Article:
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Quality metric in SCRUM
Last Post 25 Jan 2014 03:08 PM by Ian Mitchell. 9 Replies.
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Mouli
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Mouli

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19 Jan 2014 11:35 PM
    one of the metrics of software quality is defect rate/density

    I would like to know from other practitioners how the quality metric is being tracked in scrum practice.

    Assume there is a new product development is going on and features are being released quarterly to the customers.

    in scrum there is only one product backlog, so I assume there is not separate PB for bugs.

    the bugs/defects that are raised from customers will be added to product backlogs and based on priority they gets addressed in the upcoming sprints.

    thanks
    Ian Mitchell
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    Ian Mitchell

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    20 Jan 2014 12:28 AM
    That's right, there is just one Product Backlog. There is no separate defects backlog, because once work has been accepted as meeting the Definition of Done it cannot be subsequently considered to be undone.

    Any defects should be triaged as new requirements by the Product Owner, and the DoD should be revised to satisfy this change in scope.

    Arguably, a more useful metric is to track waste incurred. Some defects (or newly discovered requirements if you prefer) are very serious and must be addressed immediately in-sprint. As such they pre-empt anything on the Product Backlog or which has been forecast for delivery in the current Sprint Backlog. Unplanned work is a form of waste, and it is important to capture metrics for this, because it can divert team effort from achieving Sprint Goals.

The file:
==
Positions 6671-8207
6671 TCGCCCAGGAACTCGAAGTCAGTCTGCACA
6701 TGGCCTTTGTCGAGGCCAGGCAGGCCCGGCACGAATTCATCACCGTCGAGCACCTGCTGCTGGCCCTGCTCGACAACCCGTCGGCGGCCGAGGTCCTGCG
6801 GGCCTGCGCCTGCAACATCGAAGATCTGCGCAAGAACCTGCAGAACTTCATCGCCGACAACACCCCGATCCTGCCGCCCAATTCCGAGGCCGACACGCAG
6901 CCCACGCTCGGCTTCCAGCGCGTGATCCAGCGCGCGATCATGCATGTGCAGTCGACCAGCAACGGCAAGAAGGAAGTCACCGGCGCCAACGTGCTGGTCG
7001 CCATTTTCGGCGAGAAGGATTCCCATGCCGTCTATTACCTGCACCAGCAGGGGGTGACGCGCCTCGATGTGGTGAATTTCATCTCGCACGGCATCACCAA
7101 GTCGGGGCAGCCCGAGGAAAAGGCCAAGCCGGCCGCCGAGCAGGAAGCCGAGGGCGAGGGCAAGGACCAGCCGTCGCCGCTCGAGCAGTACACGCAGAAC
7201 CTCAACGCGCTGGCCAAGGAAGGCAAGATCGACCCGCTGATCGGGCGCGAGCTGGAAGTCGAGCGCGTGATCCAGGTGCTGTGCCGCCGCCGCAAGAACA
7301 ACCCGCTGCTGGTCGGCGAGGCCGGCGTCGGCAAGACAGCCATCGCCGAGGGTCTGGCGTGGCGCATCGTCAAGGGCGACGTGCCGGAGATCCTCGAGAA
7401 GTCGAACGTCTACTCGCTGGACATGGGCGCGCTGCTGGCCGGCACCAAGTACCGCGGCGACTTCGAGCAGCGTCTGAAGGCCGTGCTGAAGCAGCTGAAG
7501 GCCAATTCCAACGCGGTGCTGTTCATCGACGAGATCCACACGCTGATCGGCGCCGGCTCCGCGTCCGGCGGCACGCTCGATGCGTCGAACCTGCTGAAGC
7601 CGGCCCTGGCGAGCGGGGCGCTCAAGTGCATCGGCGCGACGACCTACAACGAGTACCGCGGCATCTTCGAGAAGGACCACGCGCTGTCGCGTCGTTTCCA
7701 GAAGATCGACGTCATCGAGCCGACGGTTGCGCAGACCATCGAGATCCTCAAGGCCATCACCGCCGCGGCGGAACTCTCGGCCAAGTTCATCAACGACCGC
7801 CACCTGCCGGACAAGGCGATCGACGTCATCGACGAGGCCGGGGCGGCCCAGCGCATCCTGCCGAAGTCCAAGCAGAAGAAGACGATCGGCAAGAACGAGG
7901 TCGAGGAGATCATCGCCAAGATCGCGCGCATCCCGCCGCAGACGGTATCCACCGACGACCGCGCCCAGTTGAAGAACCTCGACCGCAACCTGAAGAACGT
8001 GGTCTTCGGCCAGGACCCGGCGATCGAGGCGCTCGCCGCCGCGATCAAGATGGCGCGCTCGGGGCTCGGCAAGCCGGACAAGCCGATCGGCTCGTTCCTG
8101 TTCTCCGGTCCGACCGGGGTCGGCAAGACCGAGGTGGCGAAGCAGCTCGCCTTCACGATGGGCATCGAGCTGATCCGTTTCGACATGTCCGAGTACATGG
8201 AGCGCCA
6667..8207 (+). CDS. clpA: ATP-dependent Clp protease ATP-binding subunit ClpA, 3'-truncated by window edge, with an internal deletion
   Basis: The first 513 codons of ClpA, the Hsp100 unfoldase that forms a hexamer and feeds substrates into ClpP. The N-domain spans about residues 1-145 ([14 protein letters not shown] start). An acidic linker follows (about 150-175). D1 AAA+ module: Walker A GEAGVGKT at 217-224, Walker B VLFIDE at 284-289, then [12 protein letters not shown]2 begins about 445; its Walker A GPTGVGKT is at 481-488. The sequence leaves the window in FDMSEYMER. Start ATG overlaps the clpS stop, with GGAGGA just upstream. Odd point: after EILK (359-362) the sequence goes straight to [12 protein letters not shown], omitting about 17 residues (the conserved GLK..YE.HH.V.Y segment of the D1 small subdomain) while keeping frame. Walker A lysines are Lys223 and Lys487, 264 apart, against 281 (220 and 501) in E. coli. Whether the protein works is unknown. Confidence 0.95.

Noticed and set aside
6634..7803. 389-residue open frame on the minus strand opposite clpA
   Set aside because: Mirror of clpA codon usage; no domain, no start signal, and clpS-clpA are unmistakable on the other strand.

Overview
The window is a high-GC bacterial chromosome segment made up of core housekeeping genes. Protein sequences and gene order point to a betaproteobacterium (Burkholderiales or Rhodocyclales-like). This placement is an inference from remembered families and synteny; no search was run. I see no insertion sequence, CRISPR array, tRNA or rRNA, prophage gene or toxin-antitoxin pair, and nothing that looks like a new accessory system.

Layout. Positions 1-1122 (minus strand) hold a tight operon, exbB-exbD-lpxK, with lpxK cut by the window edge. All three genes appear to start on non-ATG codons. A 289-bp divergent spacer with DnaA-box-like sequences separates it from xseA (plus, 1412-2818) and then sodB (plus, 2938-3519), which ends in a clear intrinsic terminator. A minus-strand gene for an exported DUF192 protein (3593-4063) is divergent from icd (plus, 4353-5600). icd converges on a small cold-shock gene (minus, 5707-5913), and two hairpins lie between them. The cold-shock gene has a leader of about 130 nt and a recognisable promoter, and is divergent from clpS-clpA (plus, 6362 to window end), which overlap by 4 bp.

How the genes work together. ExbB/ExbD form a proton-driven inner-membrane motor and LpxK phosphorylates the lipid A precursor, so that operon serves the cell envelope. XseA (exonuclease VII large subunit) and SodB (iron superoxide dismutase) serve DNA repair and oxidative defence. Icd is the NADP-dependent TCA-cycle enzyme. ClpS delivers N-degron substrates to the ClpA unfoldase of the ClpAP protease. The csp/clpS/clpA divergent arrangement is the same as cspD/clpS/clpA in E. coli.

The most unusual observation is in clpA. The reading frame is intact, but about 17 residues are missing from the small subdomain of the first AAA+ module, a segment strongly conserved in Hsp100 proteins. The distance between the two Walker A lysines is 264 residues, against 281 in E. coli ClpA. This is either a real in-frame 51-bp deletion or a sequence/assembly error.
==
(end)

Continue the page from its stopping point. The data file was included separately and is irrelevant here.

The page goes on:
Ian Mitchell
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    Ian Mitchell

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    20 Jan 2014 12:38 AM
    > the DoD should be revised to satisfy this change in scope. 

    I should point out that this is just one of the inspect & adapt opportunities. If releases occur quarterly as you suggest then this should be challenged, as more frequent releases would lower batch sizes, and potentially improve the team's response to defect discovery.
    Mouli
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    Mouli

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    20 Jan 2014 02:00 AM
    Hi Ian,

    thanks for the explanation, still I'm not clear on the metrics of software quality in agile eco system

    What you are saying to achieve highest quality during pre-production. in pre-production we have a goal or commitment of zero bugs.

    The quality of the software that is measured only when the code is in production. some of the metrics would be bugs surfaced per year or something like that and customer satisfaction.

    If someone wants to know how good the quality of product which was delivered, what is the metric to look for ?

    all the inspect and adapt is happening during pre-production.
    Is tracking metrics, inspect and adapt during post production a characteristic of agile?
    Ian Mitchell
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    Ian Mitchell

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    20 Jan 2014 02:47 AM
    > If someone wants to know how good the
    > quality of product which was delivered, what
    > is the metric to look for ? 

    There are many to consider: ROI, customer churn rate, market share etc. The important thing is that metrics should be actionable - vanity metrics are to be avoided.